Lab Day Provides Exclusive Look Behind the Scientific Curtain

When you love music, you go to a concert. When you love art, you go to a gallery. But when you love science you can’t just go to a laboratory — or can you?

On June 7, six scientists from Massachusetts General Hospital opened their laboratory doors to a group of donors and their friends and family members. These visionary donors have supported research at Mass General through donations to the MGH Research Scholars Program and the MGH Research Institute Alliance.

The MGH Research Scholars program was established in 2011 to provide forward-thinking researchers with the funding they need to take their work into new and uncharted territories. Each MGH Research Scholar is chosen through a competitive application process and receives $500,000 in unrestricted funds ($100,000 per year for five years) that they can use to support new or unproven areas of research that have the potential transform science and medicine.

Lab Day provided an opportunity for donors to see the impact of their support firsthand.

The day started with a talk and tour from Jay Rajagopal, MD, Kevin and Polly Maroni MGH Research Scholar. Dr. Rajagopal discussed his research into lung disorders such as cystic fibrosis. Dr. Rajagopal explained that his team is now able to capture stem cells from the coughs of patients with lung disorders, grow those cells in the lab and then use them to create miniature models of the airway that replicate the functions of the lungs. These models provide the researchers with a better idea of what goes wrong in lung disorders and allows them to observe the effects of new treatment strategies at the cellular level, Rajagopal explained.

Jay Rajagopal, MD, discusses new roles for stem cells in organ regeneration
Vladimir Vinarsky, MD provides a tour of the lab

The tour continued to Mass General’s Charlestown Navy Yard campus, where participants split off into two different tracks. One group visited the lab of Caroline Burns, PhD, d’Arbeloff MGH Research Scholar, to learn how she’s devising new strategies to rebuild human hearts after heart attacks by studying the regenerative properties of zebrafish. The group then visited the lab of Mark Poznansky, MD, PhD, Steve and Deborah Gorlin MGH Research Scholar, to hear about his work developing vaccines and immunotherapies to fight disease.

The second group toured the lab of Lawrence Wald, PhD, Charles and Sara Fabrikant MGH Research Scholar, to learn how his team is using magnetic particle imaging to develop a more precise way of locating tumor cells in the body. The technology could help surgeons locate and remove tumor cells while sparing healthy tissues, and will cut down on the number of patients who have to undergo multiple surgeries.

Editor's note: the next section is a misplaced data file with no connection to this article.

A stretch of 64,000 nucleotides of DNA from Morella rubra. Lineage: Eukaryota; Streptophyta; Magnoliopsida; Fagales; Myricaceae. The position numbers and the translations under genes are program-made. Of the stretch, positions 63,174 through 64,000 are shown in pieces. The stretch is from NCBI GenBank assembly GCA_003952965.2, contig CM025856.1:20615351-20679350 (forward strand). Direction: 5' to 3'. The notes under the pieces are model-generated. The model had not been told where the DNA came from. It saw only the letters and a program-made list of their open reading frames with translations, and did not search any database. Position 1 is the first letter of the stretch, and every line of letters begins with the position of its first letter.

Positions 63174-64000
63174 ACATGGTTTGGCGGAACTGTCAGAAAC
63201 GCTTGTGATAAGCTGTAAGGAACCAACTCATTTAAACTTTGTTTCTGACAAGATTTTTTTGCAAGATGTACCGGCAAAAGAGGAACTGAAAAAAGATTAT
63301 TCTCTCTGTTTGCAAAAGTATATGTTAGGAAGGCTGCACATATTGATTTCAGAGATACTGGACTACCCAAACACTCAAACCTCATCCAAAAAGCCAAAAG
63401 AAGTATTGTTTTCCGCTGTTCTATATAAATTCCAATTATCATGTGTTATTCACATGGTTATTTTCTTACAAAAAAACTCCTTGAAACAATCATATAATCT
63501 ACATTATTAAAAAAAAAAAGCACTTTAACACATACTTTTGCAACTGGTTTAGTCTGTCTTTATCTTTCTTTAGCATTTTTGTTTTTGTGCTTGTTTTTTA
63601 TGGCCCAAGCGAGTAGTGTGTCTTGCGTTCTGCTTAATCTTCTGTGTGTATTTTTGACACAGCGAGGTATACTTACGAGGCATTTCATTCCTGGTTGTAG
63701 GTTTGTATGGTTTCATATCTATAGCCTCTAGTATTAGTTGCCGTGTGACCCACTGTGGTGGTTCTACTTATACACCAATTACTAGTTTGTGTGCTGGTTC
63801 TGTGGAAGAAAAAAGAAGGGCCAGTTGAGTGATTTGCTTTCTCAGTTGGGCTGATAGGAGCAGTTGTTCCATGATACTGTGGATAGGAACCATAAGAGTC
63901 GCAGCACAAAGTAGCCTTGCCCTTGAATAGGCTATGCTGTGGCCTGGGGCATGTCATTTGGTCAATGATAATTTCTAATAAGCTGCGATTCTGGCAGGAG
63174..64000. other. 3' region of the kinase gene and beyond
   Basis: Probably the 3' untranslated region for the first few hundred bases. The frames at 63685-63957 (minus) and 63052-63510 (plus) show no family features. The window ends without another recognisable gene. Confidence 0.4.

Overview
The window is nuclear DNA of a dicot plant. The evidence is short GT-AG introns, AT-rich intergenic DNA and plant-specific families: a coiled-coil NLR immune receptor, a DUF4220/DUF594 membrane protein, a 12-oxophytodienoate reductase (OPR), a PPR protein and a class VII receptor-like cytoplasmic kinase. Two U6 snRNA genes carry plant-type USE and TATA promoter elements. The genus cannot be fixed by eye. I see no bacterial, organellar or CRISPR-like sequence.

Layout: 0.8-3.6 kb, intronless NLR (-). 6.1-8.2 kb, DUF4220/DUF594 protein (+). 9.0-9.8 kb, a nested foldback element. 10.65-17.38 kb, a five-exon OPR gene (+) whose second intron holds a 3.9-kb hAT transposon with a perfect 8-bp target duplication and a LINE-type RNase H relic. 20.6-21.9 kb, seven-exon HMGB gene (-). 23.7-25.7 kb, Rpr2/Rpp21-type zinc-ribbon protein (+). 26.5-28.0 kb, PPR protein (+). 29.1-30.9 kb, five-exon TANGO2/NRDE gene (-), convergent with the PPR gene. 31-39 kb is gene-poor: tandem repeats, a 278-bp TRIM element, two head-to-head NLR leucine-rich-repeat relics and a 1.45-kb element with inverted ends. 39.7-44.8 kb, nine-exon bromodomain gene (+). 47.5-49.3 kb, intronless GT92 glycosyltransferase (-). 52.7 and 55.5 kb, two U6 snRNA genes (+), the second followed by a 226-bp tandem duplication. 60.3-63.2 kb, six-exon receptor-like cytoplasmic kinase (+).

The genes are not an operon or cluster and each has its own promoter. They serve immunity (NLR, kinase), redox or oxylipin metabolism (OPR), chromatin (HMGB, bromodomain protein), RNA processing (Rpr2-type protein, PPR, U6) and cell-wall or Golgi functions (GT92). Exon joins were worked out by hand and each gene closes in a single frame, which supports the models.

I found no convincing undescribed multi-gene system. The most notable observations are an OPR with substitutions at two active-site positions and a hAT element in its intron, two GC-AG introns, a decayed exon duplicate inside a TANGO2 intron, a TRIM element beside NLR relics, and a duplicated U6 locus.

Lawrence Wald, PhD, explains how they are using magnetic particle imaging to develop the device
Wald lab member Erica Mason provides a demonstration

The group then visited with David Fisher, MD, PhD, Chief of Dermatology at Mass General and Director of the Melanoma Program at the MGH Cancer Center. Dr. Fisher shared his research into the formation of melanoma and skin pigmentation, as well as his clinical work in translating these understandings into advances in diagnosis, treatment, and prevention of human skin diseases.

The day concluded with an eye-opening look at the innovative technologies being developed in Gary Tearney’s lab. Dr. Tearney is the Remondi Family Endowed MGH Research Institute Chair and the Mike and Sue Hazard Family MGH Research Scholar. His lab is developing novel devices to conduct microscopic imaging of the human body at the highest possible level of detail. Learn more about Dr. Tearney’s research.

Lab Day provided a special opportunity to get up close and personal with ground-breaking research happening at Mass General. Thanks to all who participated, and we hope to open many Mass General labs to our donors again next year! To learn more about the MGH Research Scholars program please contact or visit us online.

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